top of page



Galerie Bacqueville is pleased to present Laurent Delecroix's first solo show. Navigating between painting and installation, the artist works on the perfect dose and gesture that imperceptibly make color or volume appear or disappear.  

Threshold effects

An exhibition that brings together kitchen furniture, a scuba tank, a plant... This list of objects might seem incongruous, or even evocative of an installation, freed from the practice of painting. And yet, it's all about painting, about what painting "can" and "does" in today's world.

First of all, Laurent Delecroix's works follow an extremely precise protocol, which we might be tempted to relate to his professional background in pharmaceutical laboratories. Within the production process, the act of painting is not denied, still less obliterated, but carefully circumscribed in gesture, form and color. For example, in paintings that show a transition from white to color, the monochrome hue is chosen from a strictly limited palette. A rule of proportionality determines the relationship between format, quantity of paint and brush. The result is work titles that resemble chemical formulas, precisely describing the protocol for their production.


In this way, painting becomes a repetitive act of passing through color, which, through repetition, erases itself. This self-effacement of the pictorial gesture tends to suppress its materiality (how is it made?) and its corollary, the artist's expressivity (what does it mean?), in favor of a quest to reduce painting to the perception of painted color and its meditative potential. But to this, we must immediately add that this pure sensation of color meets, in each work, the material construction of this sensation: the object that makes it present in a given place and time. The paintings are assembled in the exhibition space or take on the format of kitchen cabinet doors, the plaster on the wall gives rise to a form. In this way, painting - that mental thing that gives itself through the sensation of color - is placed in tension with the object that supports it, which in turn is placed in relation to other everyday objects.


The choice of monochrome could place Laurent Delecroix's approach in the tradition of Radical Painting artists such as Marcia Hafif and Günter Umberg, who, in the early 1980s, focused on the experience of color. But whereas for the latter, the painting is the condition for this experience - Günter Umberg even goes so far as to give it a slightly concave shape to better focus the viewer's gaze inside the support - Laurent Delecroix brings this experience into play in the relationship between the object and the exhibition space. In so doing, he puts painting at its limits: how far can we still experience it? This question renews both the reduction of painting and the critical gesture of modernity.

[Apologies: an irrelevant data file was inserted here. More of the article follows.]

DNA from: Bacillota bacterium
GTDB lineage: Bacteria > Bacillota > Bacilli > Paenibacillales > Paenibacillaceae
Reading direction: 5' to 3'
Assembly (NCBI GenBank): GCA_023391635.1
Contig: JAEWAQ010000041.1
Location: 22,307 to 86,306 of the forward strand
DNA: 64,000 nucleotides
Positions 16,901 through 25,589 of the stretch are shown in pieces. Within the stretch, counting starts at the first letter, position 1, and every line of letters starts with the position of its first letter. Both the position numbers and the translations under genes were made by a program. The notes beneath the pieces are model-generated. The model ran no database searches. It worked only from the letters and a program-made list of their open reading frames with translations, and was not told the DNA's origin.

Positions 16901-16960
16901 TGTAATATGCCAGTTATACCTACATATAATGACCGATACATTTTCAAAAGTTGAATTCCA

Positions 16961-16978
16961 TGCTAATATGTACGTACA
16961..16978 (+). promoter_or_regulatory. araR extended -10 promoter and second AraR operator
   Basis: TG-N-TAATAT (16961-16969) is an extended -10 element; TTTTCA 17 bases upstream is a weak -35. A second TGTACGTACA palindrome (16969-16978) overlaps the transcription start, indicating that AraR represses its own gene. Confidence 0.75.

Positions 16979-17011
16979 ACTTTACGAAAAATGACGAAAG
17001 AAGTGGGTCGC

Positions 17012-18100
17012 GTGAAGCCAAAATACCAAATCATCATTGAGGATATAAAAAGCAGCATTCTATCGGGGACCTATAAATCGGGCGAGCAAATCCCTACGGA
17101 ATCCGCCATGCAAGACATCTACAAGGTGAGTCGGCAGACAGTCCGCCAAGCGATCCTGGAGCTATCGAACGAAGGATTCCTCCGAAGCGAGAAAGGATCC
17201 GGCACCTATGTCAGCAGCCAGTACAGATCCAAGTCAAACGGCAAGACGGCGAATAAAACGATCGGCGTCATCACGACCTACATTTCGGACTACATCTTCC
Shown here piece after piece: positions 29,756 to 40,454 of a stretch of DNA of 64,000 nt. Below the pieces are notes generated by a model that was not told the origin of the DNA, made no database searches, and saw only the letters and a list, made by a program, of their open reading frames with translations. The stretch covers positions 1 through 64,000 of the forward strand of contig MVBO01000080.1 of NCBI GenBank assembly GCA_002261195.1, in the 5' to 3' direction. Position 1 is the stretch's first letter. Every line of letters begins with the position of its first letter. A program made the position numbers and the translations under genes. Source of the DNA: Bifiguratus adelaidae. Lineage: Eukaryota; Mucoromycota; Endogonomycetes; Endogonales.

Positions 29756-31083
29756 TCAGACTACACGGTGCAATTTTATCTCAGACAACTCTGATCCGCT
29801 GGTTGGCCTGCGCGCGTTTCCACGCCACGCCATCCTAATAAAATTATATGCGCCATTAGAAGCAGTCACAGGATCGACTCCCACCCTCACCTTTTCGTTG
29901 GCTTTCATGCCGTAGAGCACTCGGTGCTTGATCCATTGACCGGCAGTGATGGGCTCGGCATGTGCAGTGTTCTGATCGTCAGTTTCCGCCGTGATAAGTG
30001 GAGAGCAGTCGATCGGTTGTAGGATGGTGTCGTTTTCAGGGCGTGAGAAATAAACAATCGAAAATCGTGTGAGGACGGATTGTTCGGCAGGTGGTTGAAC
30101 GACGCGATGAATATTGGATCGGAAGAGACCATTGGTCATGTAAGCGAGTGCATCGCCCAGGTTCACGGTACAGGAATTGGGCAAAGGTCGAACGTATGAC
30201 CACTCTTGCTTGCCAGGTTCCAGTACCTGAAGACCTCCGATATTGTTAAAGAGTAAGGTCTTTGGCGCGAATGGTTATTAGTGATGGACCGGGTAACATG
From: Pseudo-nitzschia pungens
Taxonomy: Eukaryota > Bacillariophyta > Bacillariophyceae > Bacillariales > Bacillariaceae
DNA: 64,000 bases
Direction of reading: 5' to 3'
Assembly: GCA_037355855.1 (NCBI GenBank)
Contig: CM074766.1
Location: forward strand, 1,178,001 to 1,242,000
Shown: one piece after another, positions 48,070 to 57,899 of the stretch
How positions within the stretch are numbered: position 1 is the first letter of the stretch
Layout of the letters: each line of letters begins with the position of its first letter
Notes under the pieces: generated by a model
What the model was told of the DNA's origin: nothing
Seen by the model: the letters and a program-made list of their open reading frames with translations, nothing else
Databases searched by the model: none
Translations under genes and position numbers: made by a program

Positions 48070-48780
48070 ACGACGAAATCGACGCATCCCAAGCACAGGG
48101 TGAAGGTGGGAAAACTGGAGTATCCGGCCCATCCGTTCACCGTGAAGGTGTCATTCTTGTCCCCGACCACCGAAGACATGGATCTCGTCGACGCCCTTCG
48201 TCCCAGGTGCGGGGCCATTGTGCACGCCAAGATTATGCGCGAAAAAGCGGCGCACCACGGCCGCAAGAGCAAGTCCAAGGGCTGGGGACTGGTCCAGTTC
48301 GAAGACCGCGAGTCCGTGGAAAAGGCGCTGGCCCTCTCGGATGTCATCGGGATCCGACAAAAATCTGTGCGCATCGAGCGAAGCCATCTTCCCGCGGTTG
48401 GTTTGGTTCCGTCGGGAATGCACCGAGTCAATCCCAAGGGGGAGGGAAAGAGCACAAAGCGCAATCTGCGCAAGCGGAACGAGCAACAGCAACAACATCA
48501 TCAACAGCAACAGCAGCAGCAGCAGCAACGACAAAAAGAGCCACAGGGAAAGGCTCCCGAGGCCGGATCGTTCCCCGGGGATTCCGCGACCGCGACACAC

Indeed, Laurent Delecroix's approach reveals a singular awareness of the history of abstraction. The Ikea kitchen cabinet associated with the painting could easily be linked to a history that includes Russian Constructivism of the 1920s - with the overcoming of painting in the functional object - and Donald Judd's volumes of the 1960s. The neutrality of the gesture could recall the work of Buren, Mosset, Parmentier and Toroni in 1967. Laurent Delecroix's works summon up these references without, however, reducing themselves to them or indulging in a game of quotations, for they are different in each case. They confront the reduction of painting at work in the various abstract avant-gardes (flat surface, primary colors, shapes deduced from format...) with the objects that surround us. The modernist critique of the painting meets the standardization of objects, which are, in the case of the Ikea kitchen, themselves offshoots of modernist design. The reduction of painting to itself leads to its outside, to the banality of everyday forms, from the pure to the impure.


The result of this transition is not the disappearance of painting, but its existence on this boundary, on the threshold of banality or, to use a term dear to Marcel Duchamp, in an "infra-thin". The monochrome painting is associated with a plant whose graphic forms and natural presence contrast with the artificiality of the colored surface. A simple device inspired by the organ produces a sound vibration using the air in the scuba tank. The painting becomes sound and lets us hear the song of a nightingale. In an earlier work, the sound corresponded to a note that organists call the "celestial way". From the material to the immaterial, painting is the expression of a passage from the concrete to the mental. In the exhibition, two spaces are superimposed: that of the kitchen - with its furniture, decorative plant, chiming "clock" and paintings arranged like picture windows - and that of the painting. A painted inspection hatch inlaid in the wall marks the passage from one space to the other. The kitchen, like the laboratory, is ultimately a place of transformation, and perhaps this is what it's all about: Laurent Delecroix's works create a very slight disruption of the senses, a disturbance, a seesaw, from which emerges a rearrangement of perception and of our relationship to the world through painting. - Romain Mathieu, art historian and critic

Solo show. 4 July - 31 July 2024

Opening on Thursday 4 July 2024, 6.30pm - 9.30pm
With the presence of the artist


Image above : Laurent Delecroix, Structure #3_V2, 2022. Brush-on fluorescent acrylic paint. Variable dimensions.

bottom of page